At least I did get paid for the pictures I took at the night of the premiere, after having printed the stills (if you talk with the crew members everybody made those stills — that's fine, as long as it's understood I did not). But Pim then asked me to make slides from those ECN negatives. For which he still owes me. Years later, whenever I ran into him him, he always started off by remarking he still had to pay me for those; I guess to rub it in how asinine I'd been to have trusted him. The original bill was for Nƒ1200, which works out at €3016 now (2006) counting a very modest 4% interest per annum.

The Drama Develops
Pim then went on to disappear to Aruba. After a couple of years he suddenly turned up in Curaçao, where out of pity he was given to direct an amateur production of A Streetcar Named Desire; out of totally misplaced loyalty I helped him out. He was incredibly skinny and just devoured all food he could wrap himself around. My theory (just throw it out for whatever it's worth) is he virtually had been living on cocaine for those past years. He made a new translation of the play because he felt the one around didn't make it (and he charged the amateur group for the work). In the last week before the premiere, he managed to go 400% (may even have been 1200) over budget by promising everybody everything they wanted. The play was a flop, and the group had to pay everybody back (they very decently paid me my full fee, which was very low anyway) while Pim hastily skipped to Holland. He has actually been bragging to me how smart he had been in dealing with those suckers; they'd given him a house to stay in, tickets to Amsterdam and everything.

He came back here a short time later to make a movie Odyssée d'Amour, on Bonaire, produced by my friend Dorna de Roveroy, with mainly the cast of that ill-fated Streetcar production as a sweetener for services rendered. I only heard Pim was suggested to have me do stills for it; but Pim 'had asked me and I had other appointments.' In point of fact, Pim had never contacted me. (Dorna tells me she didn't produce this, but she doesn't mind a mix-up with Lea Wongsoredjo at all; doesn't change the story one bit.)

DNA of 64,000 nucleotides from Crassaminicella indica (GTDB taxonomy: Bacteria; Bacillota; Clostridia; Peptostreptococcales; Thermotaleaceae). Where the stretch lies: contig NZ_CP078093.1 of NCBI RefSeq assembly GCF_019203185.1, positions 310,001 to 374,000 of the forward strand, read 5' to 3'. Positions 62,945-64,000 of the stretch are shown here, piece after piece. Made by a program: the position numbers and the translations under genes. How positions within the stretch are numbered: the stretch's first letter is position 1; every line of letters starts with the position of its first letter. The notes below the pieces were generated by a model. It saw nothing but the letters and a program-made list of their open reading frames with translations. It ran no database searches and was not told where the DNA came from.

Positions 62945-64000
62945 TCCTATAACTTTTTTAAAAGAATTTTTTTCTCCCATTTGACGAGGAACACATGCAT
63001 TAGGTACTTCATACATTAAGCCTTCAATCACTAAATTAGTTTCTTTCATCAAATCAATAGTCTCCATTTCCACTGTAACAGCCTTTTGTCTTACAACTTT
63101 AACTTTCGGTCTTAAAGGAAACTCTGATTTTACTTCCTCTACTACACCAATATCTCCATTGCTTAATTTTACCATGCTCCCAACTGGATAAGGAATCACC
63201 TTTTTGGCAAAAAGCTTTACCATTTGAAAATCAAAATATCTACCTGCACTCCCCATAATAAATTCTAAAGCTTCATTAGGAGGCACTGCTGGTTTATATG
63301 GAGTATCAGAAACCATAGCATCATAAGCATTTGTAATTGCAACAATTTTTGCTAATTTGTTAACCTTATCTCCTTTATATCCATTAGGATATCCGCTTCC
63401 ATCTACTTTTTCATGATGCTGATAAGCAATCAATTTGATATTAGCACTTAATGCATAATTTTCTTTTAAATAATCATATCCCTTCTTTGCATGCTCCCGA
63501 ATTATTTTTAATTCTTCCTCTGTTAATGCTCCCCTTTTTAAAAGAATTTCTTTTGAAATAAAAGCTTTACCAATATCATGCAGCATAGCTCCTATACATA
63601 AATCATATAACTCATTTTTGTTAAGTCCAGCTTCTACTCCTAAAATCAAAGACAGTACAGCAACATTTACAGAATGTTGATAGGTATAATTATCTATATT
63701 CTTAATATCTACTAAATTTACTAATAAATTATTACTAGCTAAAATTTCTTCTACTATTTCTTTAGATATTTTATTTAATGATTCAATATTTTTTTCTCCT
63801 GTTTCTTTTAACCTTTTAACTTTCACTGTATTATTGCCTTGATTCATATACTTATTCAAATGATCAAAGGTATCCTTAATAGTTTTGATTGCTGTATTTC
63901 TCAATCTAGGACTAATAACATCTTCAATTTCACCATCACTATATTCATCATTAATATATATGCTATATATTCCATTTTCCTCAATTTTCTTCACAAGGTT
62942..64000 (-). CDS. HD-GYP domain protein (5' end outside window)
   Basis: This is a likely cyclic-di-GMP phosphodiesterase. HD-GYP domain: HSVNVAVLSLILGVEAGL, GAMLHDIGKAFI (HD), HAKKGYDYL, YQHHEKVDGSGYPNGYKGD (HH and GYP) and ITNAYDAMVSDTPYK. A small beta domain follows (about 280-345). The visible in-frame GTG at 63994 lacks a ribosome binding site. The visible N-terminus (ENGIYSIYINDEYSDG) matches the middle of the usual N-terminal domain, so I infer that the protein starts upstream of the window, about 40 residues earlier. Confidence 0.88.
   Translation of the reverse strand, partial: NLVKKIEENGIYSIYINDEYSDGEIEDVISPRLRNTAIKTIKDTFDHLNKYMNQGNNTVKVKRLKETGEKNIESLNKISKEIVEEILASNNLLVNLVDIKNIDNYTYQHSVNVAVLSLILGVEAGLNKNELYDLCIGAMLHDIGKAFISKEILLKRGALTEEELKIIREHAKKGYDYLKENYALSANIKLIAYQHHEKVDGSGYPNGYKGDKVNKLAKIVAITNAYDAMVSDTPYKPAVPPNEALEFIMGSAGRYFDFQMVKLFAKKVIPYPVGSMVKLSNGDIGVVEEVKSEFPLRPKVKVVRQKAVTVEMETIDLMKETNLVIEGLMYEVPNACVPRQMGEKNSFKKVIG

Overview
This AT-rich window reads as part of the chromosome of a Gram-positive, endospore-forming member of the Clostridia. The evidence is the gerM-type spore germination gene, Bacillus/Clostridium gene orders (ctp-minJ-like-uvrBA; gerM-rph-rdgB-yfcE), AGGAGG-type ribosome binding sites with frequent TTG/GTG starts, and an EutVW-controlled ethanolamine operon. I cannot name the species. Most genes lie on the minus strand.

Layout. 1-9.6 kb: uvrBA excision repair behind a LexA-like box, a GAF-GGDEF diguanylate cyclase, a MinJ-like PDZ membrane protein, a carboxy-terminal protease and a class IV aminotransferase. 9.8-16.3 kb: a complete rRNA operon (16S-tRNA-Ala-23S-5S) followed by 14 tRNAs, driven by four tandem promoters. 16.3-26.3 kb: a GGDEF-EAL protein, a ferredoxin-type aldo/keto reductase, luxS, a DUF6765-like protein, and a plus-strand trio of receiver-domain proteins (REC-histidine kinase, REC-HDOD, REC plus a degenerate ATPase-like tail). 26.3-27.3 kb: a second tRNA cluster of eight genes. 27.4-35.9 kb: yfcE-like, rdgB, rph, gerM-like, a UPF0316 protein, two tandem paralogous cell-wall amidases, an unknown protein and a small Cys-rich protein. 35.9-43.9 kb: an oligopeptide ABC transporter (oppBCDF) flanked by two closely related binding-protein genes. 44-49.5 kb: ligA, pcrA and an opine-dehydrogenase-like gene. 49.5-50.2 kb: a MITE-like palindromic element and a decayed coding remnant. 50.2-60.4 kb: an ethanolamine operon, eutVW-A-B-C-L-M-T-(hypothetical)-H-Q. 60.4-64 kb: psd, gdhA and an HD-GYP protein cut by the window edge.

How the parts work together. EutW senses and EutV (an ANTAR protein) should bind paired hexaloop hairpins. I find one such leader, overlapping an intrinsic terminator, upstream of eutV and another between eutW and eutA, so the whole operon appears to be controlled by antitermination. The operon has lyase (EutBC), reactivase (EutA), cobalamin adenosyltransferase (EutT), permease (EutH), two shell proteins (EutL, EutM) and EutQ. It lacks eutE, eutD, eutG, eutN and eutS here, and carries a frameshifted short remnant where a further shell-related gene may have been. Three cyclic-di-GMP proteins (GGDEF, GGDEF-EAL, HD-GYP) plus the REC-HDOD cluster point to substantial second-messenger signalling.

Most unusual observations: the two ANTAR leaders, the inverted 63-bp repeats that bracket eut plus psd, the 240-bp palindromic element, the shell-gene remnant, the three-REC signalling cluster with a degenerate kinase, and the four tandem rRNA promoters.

Its since then I've started calling Pim "Wan Pimel", a double-Dutch pun where piemel means cock, but is better here translated as "asshole".
Frans Rasker
Producer Frans Rasker was totally disgusted with Pim's foolhardy stupidity:
Now that the guy's got a great chick for a producer, he has to go and pick a fight with her!
Pim went on to make what I believe are scores of films then, all small-time and all flops. I've seen one of them and it was not worth looking at, but he claimed he had taught hundreds of a new generation of new Dutch filmmakers the ropes with those sorry efforts. (It would certainly explain the level many of them are working on.) He finally went back to Suriname; one can only hope, for him at least, that somebody in Holland misses his presence. Almost nothing's impossible... By that way, Pim himself is superstitious as hell. He was always checking out his biorhythm and once told me, in all conviction, that if you draw a circle on the ground around a chicken the bird can't possibly get out of it. Seriously! A shameful degeneration of a guy who, when I first met him, used to reply to that foolish question What's your [astrologic] sign? - Swan Lake.

Wim told me then that Pim had sold all the rights for $corpio productions to a publisher, including those he had no rights for at all; Wim had to buy all those back, which he did in the last two years of his life.

The last I heard about Pim was that he and Borger Breedveld, the Ham from Surinam in Wan Pipel, in 2005 had set up a Film Academy in Paramaribo, of all places. In Holland, Borger is nicknamed the Goebbels of Suriname, as he manages PR for dictator Desi Bouterse, notorious among many other things (like torturing and killing) for having been convicted in Holland for his large-scale cocaine trade.

Well, that explains a lot.

Some people have thought I made all of this up.
No, not a single word!
movie stills